The Absence of Evidence in Breaches

Blog Post created by boblord Employee on Aug 19, 2015

Try this experiment. Go to your favorite search engine and type this:

+”no evidence” security compromise


(Other variations are also interesting, including adding words like “breach”)


There is something about the phrase “no evidence” that troubles me. You may have noticed the same thing. On a regular basis organizations say that there is no evidence of compromise, and no evidence that attackers gained access to user/customer/employee data. They write these phrases to lessen the blow of what is surely a very hard time internally for the responders. They want to lessen the blow and be reassuring to those of us who worry if we’ve been impacted.


For me, it does the reverse. It makes me worry more because it tells me about the state of preparedness of that organization. The phrase “no evidence” could mean everything from “we have tons of evidence and we’re sifting through it, but the probability of the attackers accessing your data is very low,” all the way to “we don’t collect data for use by incident responders, so who knows?”


Simply put, absence of evidence is not evidence of absence. In fact, the term used in debates is “argument from ignorance." That’s not very reassuring.


What phrases should we be reading instead? What would make us feel better about the investigation? We should be seeing statements like “We have evidence that there was no compromise.” Variations might include “We keep detailed logs of network, system, and user activity. Although the results are preliminary, we conclude that the attackers were not able to access your data.” Or maybe “We were able to trace the attackers activities over the past year, and understand the attack. They never had access to your data."


Now if you’re reading this blog, and you know how attacks work, you know that those phrases are unlikely. More likely phrases by teams armed with evidence would be “We know which users were affected and are taking appropriate steps to notify them,” or “Attackers were able to access only the following data…” Even though those phases would indicate that the attackers accessed confidential data, it would be reassuring because it would allow appropriate action by all parties. Incident response teams would know how to re-assess their risk, and adjust technologies and processes. It would give customers/users the information needed to better protect themselves.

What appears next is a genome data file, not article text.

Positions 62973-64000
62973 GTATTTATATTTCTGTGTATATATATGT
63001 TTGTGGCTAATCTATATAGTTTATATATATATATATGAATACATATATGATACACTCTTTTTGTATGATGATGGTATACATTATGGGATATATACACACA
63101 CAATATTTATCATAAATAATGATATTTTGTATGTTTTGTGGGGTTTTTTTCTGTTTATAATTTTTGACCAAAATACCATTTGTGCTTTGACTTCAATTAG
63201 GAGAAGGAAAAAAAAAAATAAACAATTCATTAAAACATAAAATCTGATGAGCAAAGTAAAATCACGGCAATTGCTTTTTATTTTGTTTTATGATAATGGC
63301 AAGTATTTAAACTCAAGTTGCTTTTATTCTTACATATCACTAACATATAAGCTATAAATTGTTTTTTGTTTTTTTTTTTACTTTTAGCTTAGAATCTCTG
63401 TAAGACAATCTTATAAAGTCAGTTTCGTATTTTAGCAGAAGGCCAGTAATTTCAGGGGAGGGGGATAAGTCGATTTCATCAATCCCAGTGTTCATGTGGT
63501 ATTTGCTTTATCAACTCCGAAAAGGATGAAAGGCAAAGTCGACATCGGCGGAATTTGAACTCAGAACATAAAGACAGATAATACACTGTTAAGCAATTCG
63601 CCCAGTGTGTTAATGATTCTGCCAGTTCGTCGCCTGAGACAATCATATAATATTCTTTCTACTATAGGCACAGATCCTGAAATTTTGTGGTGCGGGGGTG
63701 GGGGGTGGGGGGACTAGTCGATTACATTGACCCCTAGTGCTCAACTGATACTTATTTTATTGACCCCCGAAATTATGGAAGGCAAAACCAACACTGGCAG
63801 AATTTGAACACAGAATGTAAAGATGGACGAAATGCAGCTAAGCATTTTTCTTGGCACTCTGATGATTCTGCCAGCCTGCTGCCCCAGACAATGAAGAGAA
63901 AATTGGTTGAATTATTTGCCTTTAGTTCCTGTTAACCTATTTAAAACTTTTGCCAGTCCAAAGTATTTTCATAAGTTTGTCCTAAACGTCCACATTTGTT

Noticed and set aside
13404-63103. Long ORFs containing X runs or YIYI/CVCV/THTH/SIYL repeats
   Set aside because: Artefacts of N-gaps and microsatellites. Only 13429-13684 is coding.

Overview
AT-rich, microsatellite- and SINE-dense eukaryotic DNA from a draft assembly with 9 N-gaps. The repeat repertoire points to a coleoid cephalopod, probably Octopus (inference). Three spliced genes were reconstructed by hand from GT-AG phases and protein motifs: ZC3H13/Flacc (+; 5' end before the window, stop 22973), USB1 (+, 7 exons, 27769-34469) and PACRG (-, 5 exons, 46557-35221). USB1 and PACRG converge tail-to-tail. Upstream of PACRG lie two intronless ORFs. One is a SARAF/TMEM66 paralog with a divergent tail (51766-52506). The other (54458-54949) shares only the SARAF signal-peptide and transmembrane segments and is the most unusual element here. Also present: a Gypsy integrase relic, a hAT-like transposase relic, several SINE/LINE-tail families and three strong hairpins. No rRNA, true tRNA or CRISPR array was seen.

How does an organization get to the point where it can confidently and honestly say it had evidence? The bottom line is you have to assume you’ll be breached. When you assume you will be breached, you’ll behave differently than if you assume your defenses will be sufficient.


Collecting evidence required to make strong statements after a breach (or a suspected one!) and storing it for months or even years can be a challenge. How long should you keep pcaps, netflow data, and OS/application logs? How much would it cost? What about the security of all that data? I’ve talked to numerous teams who strongly assert it would be too expensive. But few can show me the spreadsheets mapping out the costs, assumptions, and a creative look at the task of gathering and storing data. And worse, it implies that they haven’t given the executive stakeholders the the opportunity to make a business decision on the subject.


My suggestion is to have the debate. Don’t look to show that it’s not cost effective, but rather how you could define the problem statement to make it cost effective. What trade-offs would start to make the problem look solvable? What assumptions can you change to make it more feasible? For example, what if you didn’t store SSL pcaps, but just the netflow data? What if you store netflow data much longer than full pcaps?


As you think about how the NIST Cybersecurity Framework considers the continuous functions of Identify, Protect, Detect, Respond, Recover, are you giving enough consideration to the latter functions? Are you building a cross-functional team to write breach runbooks, and to dry-run test them when you read about breaches in the press? Are you testing your detection capabilities?


In short, I’m hoping to see fewer blog posts that assume a lack of data is acceptable. It’s not.


Have thoughts? Drop me a line on Twitter at @boblord.